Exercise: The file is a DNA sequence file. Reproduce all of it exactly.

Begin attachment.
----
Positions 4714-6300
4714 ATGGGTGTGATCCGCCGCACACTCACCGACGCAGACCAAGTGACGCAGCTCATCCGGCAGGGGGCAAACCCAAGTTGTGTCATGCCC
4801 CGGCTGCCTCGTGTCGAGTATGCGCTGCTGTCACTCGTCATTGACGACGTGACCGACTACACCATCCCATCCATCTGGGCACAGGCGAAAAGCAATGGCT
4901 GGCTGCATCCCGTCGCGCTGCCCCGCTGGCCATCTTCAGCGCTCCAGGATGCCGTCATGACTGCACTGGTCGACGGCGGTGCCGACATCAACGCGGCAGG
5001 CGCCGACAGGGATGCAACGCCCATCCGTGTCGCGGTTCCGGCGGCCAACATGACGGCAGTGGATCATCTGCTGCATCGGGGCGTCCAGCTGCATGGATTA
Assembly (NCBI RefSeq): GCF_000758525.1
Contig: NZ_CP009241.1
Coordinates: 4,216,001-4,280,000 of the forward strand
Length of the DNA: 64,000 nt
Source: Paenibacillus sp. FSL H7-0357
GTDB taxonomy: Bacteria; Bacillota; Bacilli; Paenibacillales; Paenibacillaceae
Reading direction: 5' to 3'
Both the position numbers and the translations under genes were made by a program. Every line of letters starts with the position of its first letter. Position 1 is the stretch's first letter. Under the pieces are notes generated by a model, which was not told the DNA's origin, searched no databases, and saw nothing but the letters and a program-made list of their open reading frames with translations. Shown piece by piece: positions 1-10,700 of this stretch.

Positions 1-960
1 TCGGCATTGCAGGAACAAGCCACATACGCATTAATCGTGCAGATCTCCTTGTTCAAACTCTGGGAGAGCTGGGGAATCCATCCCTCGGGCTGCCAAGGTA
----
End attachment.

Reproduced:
Positions 4714-6300
4714 ATGGGTGTGATCCGCCGCACACTCACCGACGCAGACCAAGTGACGCAGCTCATCCGGCAGGGGGCAAACCCAAGTTGTGTCATGCCC
4801 CGGCTGCCTCGTGTCGAGTATGCGCTGCTGTCACTCGTCATTGACGACGTGACCGACTACACCATCCCATCCATCTGGGCACAGGCGAAAAGCAATGGCT
4901 GGCTGCATCCCGTCGCGCTGCCCCGCTGGCCATCTTCAGCGCTCCAGGATGCCGTCATGACTGCACTGGTCGACGGCGGTGCCGACATCAACGCGGCAGG
5001 CGCCGACAGGGATGCAACGCCCATCCGTGTCGCGGTTCCGGCGGCCAACATGACGGCAGTGGATCATCTGCTGCATCGGGGCGTCCAGCTGCATGGATTA
Assembly (NCBI RefSeq): GCF_000758525.1
Contig: NZ_CP009241.1
Coordinates: 4,216,001-4,280,000 of the forward strand
Length of the DNA: 64,000 nt
Source: Paenibacillus sp. FSL H7-0357
GTDB taxonomy: Bacteria; Bacillota; Bacilli; Paenibacillales; Paenibacillaceae
Reading direction: 5' to 3'
Both the position numbers and the translations under genes were made by a program. Every line of letters starts with the position of its first letter. Position 1 is the stretch's first letter. Under the pieces are notes generated by a model, which was not told the DNA's origin, searched no databases, and saw nothing but the letters and a program-made list of their open reading frames with translations. Shown piece by piece: positions 1-10,700 of this stretch.

Positions 1-960
1 TCGGCATTGCAGGAACAAGCCACATACGCATTAATCGTGCAGATCTCCTTGTTCAAACTCTGGGAGAGCTGGGGAATCCATCCCTCGGGCTGCCAAGGTA